Ben Carson: The unconventional presidential contender
by Kent Covington & Mary Reichard
Posted 12/10/14, 03:58 pm
This article is the 20th in the White House Wednesday series by The World and Everything in It looking at potential 2016 candidates for president. Earlier installments profiled Republicans Rick Perry, Bobby Jindal, Paul Ryan, Rand Paul, Jeb Bush, Ted Cruz, Chris Christie, Mitt Romney, Rick Santorum, Mike Huckabee, Scott Walker, John Kasich, Mike Pence, and Marco Rubio, and Democrats Elizabeth Warren, Joe Biden, Andrew Cuomo, Hillary Clinton, Martin O’Malley, Jim Webb, and Bernie Sanders.
If the buzz about Dr. Ben Carson running for president is true, he likely would be the only presidential candidate who’s had a movie made about his life, won the Presidential Medal of Freedom, and never held political office. Carson is a world-renowned neurosurgeon who grew up in a single-parent home in a poor neighborhood in Detroit.
His mother put a heavy emphasis on her children’s education, and “let us watch only two or three television programs during the week,” Carson said in a speech at the 2013 National Prayer Breakfast in Detroit. “With all that spare time, [we had to] read two books apiece from the Detroit public libraries and submit to her written book reports, which she couldn’t read, but we didn’t know that. She put checkmarks and highlights and stuff.”
Carson became one of the world’s leading neurosurgeons, known for his work separating conjoined twins and controlling brain seizures.
“The child of Detroit who once saw a grim future became a scholar, a healer, and a leader,” President George W. Bush said in 2008 when he gave Carson the Presidential Medal of Freedom. The 2009 movie Gifted Hands, starring Cuba Gooding Jr., tells the story of Carson’s life. He retired last year from his role as director of pediatric neurosurgery at Johns Hopkins Hospital in Baltimore.
Carson told his story in his famous National Prayer Breakfast speech, in which he also offered respectful indictments of many of President Barack Obama’s policies. Carson advocates a flat income tax and is highly critical of Obamacare.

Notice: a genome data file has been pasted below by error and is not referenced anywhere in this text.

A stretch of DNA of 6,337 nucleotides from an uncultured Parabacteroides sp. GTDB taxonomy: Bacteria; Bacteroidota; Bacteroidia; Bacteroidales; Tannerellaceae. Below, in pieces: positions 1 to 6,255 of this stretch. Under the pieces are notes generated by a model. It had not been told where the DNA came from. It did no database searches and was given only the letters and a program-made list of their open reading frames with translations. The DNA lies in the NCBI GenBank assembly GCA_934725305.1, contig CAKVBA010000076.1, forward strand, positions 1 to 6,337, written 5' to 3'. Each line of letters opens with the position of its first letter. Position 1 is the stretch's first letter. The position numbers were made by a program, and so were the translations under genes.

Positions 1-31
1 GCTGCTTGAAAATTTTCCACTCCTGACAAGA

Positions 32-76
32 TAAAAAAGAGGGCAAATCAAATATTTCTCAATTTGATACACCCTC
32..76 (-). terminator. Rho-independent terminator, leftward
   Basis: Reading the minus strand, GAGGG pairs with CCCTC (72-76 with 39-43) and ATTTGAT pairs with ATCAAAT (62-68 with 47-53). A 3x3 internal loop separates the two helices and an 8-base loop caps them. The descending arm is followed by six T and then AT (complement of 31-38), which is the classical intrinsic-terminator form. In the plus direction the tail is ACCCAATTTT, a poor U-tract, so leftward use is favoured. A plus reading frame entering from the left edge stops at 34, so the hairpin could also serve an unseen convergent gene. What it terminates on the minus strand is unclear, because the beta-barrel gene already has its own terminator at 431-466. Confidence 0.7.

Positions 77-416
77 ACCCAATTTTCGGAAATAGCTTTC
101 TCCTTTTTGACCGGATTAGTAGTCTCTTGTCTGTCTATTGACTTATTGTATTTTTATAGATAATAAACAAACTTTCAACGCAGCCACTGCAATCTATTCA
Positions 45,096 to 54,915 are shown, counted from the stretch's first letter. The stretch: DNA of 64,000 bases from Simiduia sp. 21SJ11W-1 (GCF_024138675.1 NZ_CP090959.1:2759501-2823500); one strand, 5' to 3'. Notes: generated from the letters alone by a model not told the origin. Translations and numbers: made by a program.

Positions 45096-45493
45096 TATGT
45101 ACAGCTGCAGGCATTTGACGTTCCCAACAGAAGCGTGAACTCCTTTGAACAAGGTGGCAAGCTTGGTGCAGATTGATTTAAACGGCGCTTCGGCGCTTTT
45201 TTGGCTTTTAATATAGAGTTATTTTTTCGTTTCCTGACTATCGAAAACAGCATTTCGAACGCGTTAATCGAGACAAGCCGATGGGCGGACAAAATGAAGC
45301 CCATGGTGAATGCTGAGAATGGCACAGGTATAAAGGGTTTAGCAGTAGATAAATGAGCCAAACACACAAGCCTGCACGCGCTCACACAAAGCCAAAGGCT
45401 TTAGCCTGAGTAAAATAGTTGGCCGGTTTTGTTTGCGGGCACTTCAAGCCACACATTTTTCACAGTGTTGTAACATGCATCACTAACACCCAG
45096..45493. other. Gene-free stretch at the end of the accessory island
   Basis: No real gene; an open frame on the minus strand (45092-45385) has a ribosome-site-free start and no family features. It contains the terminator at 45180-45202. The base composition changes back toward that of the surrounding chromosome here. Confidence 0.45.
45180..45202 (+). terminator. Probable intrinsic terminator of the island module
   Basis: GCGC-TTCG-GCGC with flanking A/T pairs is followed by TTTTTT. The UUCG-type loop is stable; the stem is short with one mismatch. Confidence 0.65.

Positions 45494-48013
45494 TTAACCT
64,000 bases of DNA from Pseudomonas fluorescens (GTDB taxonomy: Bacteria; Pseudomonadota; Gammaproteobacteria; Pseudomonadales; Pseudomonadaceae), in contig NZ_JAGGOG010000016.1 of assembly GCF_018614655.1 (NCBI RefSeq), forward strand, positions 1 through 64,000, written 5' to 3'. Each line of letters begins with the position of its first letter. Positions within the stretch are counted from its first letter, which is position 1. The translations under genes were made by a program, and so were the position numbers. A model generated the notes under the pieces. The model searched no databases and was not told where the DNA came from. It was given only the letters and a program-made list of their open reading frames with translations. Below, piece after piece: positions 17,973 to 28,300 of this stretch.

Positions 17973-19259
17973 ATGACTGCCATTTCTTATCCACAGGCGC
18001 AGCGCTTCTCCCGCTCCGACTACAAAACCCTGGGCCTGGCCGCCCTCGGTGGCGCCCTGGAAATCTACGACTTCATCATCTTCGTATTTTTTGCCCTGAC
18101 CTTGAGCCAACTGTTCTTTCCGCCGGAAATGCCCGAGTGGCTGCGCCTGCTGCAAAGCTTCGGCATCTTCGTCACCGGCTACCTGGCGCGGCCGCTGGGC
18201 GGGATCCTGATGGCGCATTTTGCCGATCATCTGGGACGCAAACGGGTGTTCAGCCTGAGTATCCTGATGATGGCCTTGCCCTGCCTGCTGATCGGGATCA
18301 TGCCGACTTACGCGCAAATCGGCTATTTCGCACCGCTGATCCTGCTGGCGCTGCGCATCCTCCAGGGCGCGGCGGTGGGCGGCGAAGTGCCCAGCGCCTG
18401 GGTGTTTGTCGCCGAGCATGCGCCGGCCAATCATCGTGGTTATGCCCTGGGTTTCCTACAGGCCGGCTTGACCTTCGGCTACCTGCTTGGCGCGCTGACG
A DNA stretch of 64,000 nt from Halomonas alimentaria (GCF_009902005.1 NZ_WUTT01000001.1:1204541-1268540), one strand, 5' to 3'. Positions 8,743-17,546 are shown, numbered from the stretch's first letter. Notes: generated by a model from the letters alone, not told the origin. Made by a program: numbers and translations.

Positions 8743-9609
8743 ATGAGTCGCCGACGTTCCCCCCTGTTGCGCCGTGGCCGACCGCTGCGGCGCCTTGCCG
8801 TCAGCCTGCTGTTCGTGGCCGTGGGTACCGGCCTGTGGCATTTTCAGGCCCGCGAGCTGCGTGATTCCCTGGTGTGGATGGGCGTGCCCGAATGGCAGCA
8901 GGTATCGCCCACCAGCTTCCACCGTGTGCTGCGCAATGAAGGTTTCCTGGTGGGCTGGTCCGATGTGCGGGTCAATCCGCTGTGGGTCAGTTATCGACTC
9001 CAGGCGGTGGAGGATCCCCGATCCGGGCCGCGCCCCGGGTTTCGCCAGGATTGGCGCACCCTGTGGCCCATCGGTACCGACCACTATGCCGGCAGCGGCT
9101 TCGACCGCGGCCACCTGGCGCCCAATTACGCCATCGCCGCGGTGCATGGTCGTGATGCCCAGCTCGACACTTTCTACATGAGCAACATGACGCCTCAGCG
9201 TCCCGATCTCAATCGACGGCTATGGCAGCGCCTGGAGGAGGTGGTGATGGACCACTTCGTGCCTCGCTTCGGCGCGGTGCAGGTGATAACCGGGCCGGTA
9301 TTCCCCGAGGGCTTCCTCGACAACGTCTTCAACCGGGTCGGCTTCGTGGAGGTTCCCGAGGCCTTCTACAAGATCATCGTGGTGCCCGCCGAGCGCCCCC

The online video of his speech went viral. Almost overnight, Carson was a rising conservative star. He soon became a media fixture, and he brought the house down at the 2014 Conservative Political Action Conference.
“The most important person when it comes to your future is you, and the decisions that you make, and the things that you decide to do. This is America. We are free. We can do that!” he said.
After a recent appearance on The Hugh Hewitt Show, Carson was asked about the odds of his running for president. “I think the chances are reasonably good of that happening,” he said.
If he were the presidential nominee in a general election, the Democratic lines of attack that Republicans don’t care about the poor or minorities obviously would not work against him. Carson is an icon in the medical field, a celebrated philanthropist, an author, and now, a leading conservative voice, but he’s never held elected office. And some say that disqualifies him as a serious candidate for the nation’shighestoffice.
Carson is quick to say he is not a politician. But that skill set is important in running for president. A candidate must have the ability to control his or her message. Twice Carson has made remarks that led to unfavorable headlines. Over the summer, he was talking about the gains of secular socialism in America in recent years. He referred back to Nazi Germany, saying America can’t let the building blocks of militant political correctness and more and more government encroachment lead to a loss of freedom the way the Germans did. The next morning’s headlines said things like, “Ben Carson compares America to Nazi Germany” and “Ben Carson says progressives are like Hitler.”
The bottom line is, it will be tough for someone with no political experience to win a presidential nomination. But if Carson does run, he likely will have an important voice in the process.